One of the anchors left by the Carthaginian ships. Credit: Pantelleria Ricerche
A key episode of the Punic Wars has emerged from the waters near the small Sicilian island of Pantelleria as archaeologists discovered a cluster of more than 30 ancient anchors.
Found at a depth between 160 and 270 feet in Cala Levante, one of the island’s most scenic spots, the anchors date to more than 2,000 years ago.
According to Leonardo Abelli, an archaeologist from the University of Sassari, the anchors are startling evidence of the Romans’ and Carthaginians’ struggle to conquer the Mediterranean during the First Punic War (264 to 241 B.C.).
“They were deliberately abandoned. The Carthaginian ships were hiding from the Romans and could not waste time trying to retrieve heavy anchors at such depths,” Abelli told Discovery News.
Lying strategically between Africa and Sicily, Pantelleria became a bone of contention between the Romans and Carthaginians during the third century B.C.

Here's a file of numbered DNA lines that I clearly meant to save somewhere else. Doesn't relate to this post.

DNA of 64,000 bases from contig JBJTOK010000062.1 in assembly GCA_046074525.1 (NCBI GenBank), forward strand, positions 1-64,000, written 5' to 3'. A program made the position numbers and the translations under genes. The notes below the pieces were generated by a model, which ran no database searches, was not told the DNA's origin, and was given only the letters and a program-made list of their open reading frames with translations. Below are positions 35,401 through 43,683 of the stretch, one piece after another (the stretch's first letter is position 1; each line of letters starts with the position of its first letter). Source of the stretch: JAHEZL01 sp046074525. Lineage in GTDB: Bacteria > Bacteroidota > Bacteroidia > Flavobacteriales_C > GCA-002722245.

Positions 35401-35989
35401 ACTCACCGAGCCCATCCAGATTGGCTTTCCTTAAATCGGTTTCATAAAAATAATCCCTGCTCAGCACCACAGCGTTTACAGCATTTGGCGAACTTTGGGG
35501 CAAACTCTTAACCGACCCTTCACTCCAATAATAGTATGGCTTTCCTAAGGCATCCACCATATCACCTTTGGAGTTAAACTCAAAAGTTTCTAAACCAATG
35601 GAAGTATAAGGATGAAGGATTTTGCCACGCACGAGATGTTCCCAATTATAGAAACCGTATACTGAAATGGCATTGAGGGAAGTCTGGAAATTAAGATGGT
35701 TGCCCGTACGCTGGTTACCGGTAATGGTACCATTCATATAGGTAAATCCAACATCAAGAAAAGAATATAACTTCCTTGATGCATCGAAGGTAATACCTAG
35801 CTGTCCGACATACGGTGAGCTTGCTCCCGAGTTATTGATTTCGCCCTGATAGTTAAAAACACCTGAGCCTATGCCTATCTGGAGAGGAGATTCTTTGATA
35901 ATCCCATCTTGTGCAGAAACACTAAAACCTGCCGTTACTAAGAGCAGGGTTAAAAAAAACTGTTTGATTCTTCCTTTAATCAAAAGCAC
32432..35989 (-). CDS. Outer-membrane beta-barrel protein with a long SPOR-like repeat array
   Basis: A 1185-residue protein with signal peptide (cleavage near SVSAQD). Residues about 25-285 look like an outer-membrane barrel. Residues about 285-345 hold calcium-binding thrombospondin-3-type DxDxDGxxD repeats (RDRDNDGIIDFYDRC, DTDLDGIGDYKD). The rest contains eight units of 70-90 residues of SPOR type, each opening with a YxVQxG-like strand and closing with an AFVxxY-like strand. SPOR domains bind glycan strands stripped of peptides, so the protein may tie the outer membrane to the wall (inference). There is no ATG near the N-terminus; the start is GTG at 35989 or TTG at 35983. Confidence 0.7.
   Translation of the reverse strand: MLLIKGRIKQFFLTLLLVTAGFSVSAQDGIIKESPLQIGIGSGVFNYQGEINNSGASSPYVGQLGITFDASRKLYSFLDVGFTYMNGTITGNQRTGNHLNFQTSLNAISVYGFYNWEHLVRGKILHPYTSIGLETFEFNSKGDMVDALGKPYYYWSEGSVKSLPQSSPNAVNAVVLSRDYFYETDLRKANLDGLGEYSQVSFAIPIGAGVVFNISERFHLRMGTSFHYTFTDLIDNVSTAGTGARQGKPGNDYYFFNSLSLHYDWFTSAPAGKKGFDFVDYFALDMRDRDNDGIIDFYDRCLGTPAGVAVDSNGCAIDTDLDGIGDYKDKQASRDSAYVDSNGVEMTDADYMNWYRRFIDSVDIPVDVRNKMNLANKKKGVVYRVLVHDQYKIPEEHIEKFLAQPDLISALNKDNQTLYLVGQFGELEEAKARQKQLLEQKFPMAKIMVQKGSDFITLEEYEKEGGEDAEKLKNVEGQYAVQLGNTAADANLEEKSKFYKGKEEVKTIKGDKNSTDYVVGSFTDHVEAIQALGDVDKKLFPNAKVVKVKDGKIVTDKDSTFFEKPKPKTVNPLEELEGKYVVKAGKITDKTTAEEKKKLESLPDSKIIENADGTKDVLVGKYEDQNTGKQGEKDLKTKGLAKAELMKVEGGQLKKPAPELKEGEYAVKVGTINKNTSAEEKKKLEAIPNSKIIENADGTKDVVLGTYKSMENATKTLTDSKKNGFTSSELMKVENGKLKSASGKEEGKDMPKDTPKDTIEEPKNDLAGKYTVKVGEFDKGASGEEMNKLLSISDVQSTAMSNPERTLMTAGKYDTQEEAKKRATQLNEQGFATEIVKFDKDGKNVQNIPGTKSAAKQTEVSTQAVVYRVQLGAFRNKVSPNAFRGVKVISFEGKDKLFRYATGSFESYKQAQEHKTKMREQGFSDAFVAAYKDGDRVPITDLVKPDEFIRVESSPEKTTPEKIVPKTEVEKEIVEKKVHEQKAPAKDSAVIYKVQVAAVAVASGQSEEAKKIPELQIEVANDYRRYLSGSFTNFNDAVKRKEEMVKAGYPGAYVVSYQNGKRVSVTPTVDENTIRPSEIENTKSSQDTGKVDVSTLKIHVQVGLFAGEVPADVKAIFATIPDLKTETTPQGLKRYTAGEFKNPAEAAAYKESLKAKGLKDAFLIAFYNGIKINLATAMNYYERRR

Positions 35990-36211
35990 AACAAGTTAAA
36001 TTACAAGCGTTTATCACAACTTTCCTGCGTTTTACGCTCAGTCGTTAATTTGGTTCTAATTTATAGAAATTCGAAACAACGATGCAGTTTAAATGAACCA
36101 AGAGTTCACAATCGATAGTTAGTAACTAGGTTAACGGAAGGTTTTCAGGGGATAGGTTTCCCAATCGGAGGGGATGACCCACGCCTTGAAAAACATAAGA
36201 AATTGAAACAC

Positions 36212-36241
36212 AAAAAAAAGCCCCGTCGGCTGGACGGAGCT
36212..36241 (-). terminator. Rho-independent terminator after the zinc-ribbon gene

Rome captured the small Mediterranean island in the First Punic War in 255 B.C., but lost it a year later.
In 217 B.C., in the Second Punic War, Rome finally regained the island, and even celebrated the event with commemorative coins and a holiday.
Following the first conquer in 255 B.C., Rome took control of the island with a fleet of over 300 ships.
“The Carthaginian ships that were stationing near Pantelleria had no other choice than hiding near the northern coast and trying to escape. To do so, they cut the anchors free and left them in the sea. They also abandoned part of their cargo to lighten the ships and gain speed,” Abelli said.
Indeed, Abelli’s team found many jars in clusters of 4-10 pieces near the spectacular Punta Tracino, not far from where the anchors were found.
Two years ago, the same team found 3,500 Punic coins about 68 feet down. Dating between 264 and 241 B.C., the bronze coins featured the same iconography, suggesting that the money served for an institutional payment, possibly to sustain anti-Roman troops.
Carried on a Carthaginian ship headed to Sicily, the money was deliberately left on the bottom of the sea, in relatively low waters, with the hope of recovering it later.
“Near the coins we found a large stone anchor with three holes and a tree trunk. We believe they were signaling the point where the treasure was hidden,” Abelli said.
Underwater research is set to continue until mid-July. The project is founded by Arcus Spa and realized by Pantelleria Ricerche with the Sicily Region Sea Superintendency, the University of Sassari and Messina Coast Guard.